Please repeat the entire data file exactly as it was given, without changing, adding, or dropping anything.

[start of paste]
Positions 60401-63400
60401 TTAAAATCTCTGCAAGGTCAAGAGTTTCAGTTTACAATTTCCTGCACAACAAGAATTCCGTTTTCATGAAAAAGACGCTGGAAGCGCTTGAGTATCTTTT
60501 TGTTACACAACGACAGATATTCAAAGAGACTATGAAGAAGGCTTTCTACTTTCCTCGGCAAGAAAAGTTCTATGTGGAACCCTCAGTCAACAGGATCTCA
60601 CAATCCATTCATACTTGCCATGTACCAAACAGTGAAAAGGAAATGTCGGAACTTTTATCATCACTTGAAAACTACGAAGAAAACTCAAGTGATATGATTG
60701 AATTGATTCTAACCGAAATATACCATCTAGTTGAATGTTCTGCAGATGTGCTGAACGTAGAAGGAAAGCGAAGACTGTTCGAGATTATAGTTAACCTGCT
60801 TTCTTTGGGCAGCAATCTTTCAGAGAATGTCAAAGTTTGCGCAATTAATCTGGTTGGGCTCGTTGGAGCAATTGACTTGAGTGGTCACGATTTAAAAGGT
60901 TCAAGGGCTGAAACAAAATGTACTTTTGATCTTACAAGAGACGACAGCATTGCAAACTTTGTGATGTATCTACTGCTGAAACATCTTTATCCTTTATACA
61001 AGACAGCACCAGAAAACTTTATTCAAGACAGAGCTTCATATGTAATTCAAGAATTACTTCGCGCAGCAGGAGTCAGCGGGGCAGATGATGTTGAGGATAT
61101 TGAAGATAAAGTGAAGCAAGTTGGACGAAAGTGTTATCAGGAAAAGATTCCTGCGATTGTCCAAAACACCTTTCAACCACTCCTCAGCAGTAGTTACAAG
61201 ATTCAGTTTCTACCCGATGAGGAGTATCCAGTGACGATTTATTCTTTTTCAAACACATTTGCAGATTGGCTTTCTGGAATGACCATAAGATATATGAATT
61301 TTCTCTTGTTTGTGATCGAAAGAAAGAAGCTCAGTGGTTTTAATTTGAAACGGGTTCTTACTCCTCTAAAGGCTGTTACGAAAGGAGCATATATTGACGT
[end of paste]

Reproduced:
Positions 60401-63400
60401 TTAAAATCTCTGCAAGGTCAAGAGTTTCAGTTTACAATTTCCTGCACAACAAGAATTCCGTTTTCATGAAAAAGACGCTGGAAGCGCTTGAGTATCTTTT
60501 TGTTACACAACGACAGATATTCAAAGAGACTATGAAGAAGGCTTTCTACTTTCCTCGGCAAGAAAAGTTCTATGTGGAACCCTCAGTCAACAGGATCTCA
60601 CAATCCATTCATACTTGCCATGTACCAAACAGTGAAAAGGAAATGTCGGAACTTTTATCATCACTTGAAAACTACGAAGAAAACTCAAGTGATATGATTG
60701 AATTGATTCTAACCGAAATATACCATCTAGTTGAATGTTCTGCAGATGTGCTGAACGTAGAAGGAAAGCGAAGACTGTTCGAGATTATAGTTAACCTGCT
60801 TTCTTTGGGCAGCAATCTTTCAGAGAATGTCAAAGTTTGCGCAATTAATCTGGTTGGGCTCGTTGGAGCAATTGACTTGAGTGGTCACGATTTAAAAGGT
60901 TCAAGGGCTGAAACAAAATGTACTTTTGATCTTACAAGAGACGACAGCATTGCAAACTTTGTGATGTATCTACTGCTGAAACATCTTTATCCTTTATACA
61001 AGACAGCACCAGAAAACTTTATTCAAGACAGAGCTTCATATGTAATTCAAGAATTACTTCGCGCAGCAGGAGTCAGCGGGGCAGATGATGTTGAGGATAT
61101 TGAAGATAAAGTGAAGCAAGTTGGACGAAAGTGTTATCAGGAAAAGATTCCTGCGATTGTCCAAAACACCTTTCAACCACTCCTCAGCAGTAGTTACAAG
61201 ATTCAGTTTCTACCCGATGAGGAGTATCCAGTGACGATTTATTCTTTTTCAAACACATTTGCAGATTGGCTTTCTGGAATGACCATAAGATATATGAATT
61301 TTCTCTTGTTTGTGATCGAAAGAAAGAAGCTCAGTGGTTTTAATTTGAAACGGGTTCTTACTCCTCTAAAGGCTGTTACGAAAGGAGCATATATTGACGT